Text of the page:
We won't get 'mooned' again, or, why space still matters

I'll fess up now and admit I'm a space head.

I always have been and, much to my wife's chagrin, probably always will be. I've been heading into my backyard over the last few nights to catch a glimpse of the combined International Space Station/Space Shuttle Endeavour complex as it flies overhead at five miles a second. There isn't a whole lot to see, frankly. Just a white dot that moves through the sky for a couple of minutes before winking out unceremoniously somewhere near my neighbor's maple tree. The kids occasionally come along, if only to make sure I don't get lost in the thorny bushes in the corner of our yard.

All of which begs a number of questions: Why do I stare at a fast-moving dot in the sky while my puzzled neighbors look out their windows and wonder if I've lost it? Why does the thought of humans circling the planet in the world's most expensive vehicle jazz me so? What does any of this have to do with my regular existence as a technology analyst and journalist? Why is this relevant to you, my readers?

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Carmi Levy: Wide Angle Zoom (200 px)First off, I enjoy making people wonder about me. It's like sport without the risk of injury. Second, what they do up there inspires me to raise the level of my game down here. Third, space travel -- and leadership in this sector -- has everything to do with American technological leadership. By extension, that leadership sets the tone for innovation in the broader technology sector -- for regular folks like us. Lose sight of the big orbital picture and we may as well hand over our position as a world leader in tech to another country -- Russia, China, India, take your pick -- that wants it more than we do. Would an iPhone be just as sweet if a company halfway around the world built it before Apple did? Would a Chinese-owned search powerhouse be in our best interest? If we fail to stick to the space vision that made us a powerhouse a generation ago, we may yet find out.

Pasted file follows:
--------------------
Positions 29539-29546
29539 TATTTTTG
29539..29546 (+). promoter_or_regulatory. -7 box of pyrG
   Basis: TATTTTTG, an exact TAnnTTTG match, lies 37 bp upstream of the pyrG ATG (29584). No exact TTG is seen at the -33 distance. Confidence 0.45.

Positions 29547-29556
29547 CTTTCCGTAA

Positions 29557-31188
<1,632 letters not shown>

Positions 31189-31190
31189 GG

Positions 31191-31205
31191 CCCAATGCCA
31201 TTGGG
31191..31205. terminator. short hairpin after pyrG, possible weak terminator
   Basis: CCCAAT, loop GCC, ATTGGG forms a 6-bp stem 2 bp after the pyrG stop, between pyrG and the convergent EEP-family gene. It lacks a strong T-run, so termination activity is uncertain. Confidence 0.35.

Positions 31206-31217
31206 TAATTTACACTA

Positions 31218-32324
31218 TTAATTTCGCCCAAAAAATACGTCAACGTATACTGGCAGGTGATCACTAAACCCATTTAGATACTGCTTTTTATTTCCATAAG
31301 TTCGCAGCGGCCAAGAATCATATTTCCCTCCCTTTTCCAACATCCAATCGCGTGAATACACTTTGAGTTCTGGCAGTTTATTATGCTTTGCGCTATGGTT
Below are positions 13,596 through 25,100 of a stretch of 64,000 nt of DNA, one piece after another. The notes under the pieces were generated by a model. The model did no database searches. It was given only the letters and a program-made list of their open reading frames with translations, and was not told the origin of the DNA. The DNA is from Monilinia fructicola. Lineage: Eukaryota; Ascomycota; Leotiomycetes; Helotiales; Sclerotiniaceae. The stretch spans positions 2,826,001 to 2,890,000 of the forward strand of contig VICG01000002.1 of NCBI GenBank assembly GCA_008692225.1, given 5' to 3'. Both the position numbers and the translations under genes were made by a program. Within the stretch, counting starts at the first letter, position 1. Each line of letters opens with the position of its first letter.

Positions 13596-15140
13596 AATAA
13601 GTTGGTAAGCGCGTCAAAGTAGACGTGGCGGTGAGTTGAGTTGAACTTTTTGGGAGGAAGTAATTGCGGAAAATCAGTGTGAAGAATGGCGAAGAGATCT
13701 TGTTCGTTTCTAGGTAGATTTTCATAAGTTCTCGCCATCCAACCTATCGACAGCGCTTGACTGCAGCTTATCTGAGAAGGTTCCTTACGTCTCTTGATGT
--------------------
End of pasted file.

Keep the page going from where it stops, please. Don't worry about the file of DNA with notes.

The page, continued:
Blind vision

And losing our vision is what we've been doing since the early 1970s, when President Nixon prematurely cancelled Apollo, gutted the follow-on shuttle program, and turned NASA from national hero to national has-been. The agency's been wandering through the woods ever since, and the longer it flails, the more likely it becomes that the next Microsoft, Google, or Apple won't be headquartered on US soil.

Although it may not be immediately obvious, there's a direct connection between our investments in space and our achievements as a leading technological nation. The space race in the 1960s not only challenged hundreds of thousands of space industry workers to push the limits of what was possible to beat the Soviet Union to the moon. It also inspired a generation of kids who would never so much as touch a rocket, let alone build one for NASA, to push their own limits in science and engineering. The space program was a halo for anyone who aspired to grow up and wear a pocket protector, who questioned the status quo and set out to make the impossible possible.